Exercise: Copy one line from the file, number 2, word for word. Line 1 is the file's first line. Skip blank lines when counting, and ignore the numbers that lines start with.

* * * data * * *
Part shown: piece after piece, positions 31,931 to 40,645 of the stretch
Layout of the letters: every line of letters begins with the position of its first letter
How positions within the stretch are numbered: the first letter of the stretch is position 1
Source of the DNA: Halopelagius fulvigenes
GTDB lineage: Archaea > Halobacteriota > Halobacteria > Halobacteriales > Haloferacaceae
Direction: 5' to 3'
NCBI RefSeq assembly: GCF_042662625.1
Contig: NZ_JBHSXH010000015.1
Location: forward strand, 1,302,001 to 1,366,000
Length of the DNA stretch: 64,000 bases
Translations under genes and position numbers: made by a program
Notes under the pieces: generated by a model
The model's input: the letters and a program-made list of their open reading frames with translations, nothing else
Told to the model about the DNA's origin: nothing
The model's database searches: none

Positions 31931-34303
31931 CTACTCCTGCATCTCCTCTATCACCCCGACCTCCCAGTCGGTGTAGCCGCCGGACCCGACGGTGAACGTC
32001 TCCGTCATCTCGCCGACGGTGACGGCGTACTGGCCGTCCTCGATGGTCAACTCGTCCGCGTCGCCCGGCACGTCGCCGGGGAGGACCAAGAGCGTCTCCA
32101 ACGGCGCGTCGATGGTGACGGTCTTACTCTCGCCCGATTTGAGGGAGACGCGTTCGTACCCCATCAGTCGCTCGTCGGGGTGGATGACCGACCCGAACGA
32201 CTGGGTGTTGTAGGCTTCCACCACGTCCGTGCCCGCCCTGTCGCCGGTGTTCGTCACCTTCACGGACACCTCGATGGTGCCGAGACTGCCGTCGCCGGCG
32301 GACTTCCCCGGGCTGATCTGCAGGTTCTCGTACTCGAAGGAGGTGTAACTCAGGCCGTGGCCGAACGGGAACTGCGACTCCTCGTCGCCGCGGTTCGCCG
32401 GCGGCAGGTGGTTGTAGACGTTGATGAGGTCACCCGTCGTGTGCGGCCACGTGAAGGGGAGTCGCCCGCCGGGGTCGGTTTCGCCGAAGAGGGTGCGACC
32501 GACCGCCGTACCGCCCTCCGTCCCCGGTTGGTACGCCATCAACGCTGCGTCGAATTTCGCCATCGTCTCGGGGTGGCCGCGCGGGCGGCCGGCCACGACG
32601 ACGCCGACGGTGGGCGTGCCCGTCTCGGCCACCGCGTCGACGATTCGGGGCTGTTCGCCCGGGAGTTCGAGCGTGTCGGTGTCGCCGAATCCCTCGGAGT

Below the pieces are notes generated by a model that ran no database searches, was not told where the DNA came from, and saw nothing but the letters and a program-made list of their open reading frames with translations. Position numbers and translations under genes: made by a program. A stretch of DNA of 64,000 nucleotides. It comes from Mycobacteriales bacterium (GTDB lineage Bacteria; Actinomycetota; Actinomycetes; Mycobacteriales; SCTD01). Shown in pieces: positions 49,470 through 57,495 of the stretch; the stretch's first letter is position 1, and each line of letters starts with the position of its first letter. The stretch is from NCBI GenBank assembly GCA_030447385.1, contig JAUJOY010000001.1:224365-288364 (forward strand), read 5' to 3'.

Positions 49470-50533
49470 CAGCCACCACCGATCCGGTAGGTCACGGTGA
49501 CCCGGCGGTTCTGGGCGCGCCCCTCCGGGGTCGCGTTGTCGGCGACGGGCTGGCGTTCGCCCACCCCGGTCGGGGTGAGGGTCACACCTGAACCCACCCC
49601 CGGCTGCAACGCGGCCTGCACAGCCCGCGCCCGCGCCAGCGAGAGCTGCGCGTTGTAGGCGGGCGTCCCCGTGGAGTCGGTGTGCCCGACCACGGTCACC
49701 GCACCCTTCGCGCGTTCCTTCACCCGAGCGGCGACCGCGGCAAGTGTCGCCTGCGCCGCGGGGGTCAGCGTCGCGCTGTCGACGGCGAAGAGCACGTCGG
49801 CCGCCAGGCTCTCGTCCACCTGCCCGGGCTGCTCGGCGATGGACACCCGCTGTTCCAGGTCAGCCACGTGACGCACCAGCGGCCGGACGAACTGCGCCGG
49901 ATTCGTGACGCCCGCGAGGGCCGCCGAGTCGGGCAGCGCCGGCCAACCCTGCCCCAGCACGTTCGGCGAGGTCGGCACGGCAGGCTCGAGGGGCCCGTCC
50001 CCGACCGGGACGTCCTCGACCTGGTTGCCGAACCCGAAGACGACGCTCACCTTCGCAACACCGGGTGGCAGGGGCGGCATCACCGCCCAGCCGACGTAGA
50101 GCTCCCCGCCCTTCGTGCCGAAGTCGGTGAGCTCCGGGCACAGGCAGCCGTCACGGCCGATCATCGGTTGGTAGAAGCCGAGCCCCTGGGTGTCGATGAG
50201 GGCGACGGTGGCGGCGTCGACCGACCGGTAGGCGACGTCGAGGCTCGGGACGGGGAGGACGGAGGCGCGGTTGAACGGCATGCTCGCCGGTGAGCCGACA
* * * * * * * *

Layout of the letters: every line of letters begins with the position of its first letter